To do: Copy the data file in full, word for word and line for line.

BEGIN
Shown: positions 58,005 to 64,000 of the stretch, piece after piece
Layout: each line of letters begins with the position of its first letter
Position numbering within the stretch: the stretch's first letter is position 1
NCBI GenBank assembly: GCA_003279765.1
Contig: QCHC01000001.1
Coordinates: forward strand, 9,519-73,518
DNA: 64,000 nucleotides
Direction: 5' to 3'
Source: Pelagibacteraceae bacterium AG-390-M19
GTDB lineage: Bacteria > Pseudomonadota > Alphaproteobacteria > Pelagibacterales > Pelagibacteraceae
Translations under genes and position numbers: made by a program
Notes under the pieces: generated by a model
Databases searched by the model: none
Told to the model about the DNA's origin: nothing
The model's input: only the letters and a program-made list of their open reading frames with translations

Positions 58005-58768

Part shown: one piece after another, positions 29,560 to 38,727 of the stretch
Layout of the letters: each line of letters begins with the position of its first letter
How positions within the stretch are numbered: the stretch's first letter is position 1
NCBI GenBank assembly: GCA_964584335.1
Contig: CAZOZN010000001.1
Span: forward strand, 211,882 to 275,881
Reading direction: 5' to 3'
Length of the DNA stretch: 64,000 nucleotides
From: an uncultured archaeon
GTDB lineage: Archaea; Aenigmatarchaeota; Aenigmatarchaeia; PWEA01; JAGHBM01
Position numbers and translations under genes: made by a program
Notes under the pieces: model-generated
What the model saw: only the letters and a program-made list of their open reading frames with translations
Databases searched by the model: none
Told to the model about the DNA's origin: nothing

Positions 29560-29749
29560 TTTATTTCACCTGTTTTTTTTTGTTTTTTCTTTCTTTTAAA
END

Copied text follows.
Shown: positions 58,005 to 64,000 of the stretch, piece after piece
Layout: each line of letters begins with the position of its first letter
Position numbering within the stretch: the stretch's first letter is position 1
NCBI GenBank assembly: GCA_003279765.1
Contig: QCHC01000001.1
Coordinates: forward strand, 9,519-73,518
DNA: 64,000 nucleotides
Direction: 5' to 3'
Source: Pelagibacteraceae bacterium AG-390-M19
GTDB lineage: Bacteria > Pseudomonadota > Alphaproteobacteria > Pelagibacterales > Pelagibacteraceae
Translations under genes and position numbers: made by a program
Notes under the pieces: generated by a model
Databases searched by the model: none
Told to the model about the DNA's origin: nothing
The model's input: only the letters and a program-made list of their open reading frames with translations

Positions 58005-58768

Part shown: one piece after another, positions 29,560 to 38,727 of the stretch
Layout of the letters: each line of letters begins with the position of its first letter
How positions within the stretch are numbered: the stretch's first letter is position 1
NCBI GenBank assembly: GCA_964584335.1
Contig: CAZOZN010000001.1
Span: forward strand, 211,882 to 275,881
Reading direction: 5' to 3'
Length of the DNA stretch: 64,000 nucleotides
From: an uncultured archaeon
GTDB lineage: Archaea; Aenigmatarchaeota; Aenigmatarchaeia; PWEA01; JAGHBM01
Position numbers and translations under genes: made by a program
Notes under the pieces: model-generated
What the model saw: only the letters and a program-made list of their open reading frames with translations
Databases searched by the model: none
Told to the model about the DNA's origin: nothing

Positions 29560-29749
29560 TTTATTTCACCTGTTTTTTTTTGTTTTTTCTTTCTTTTAAA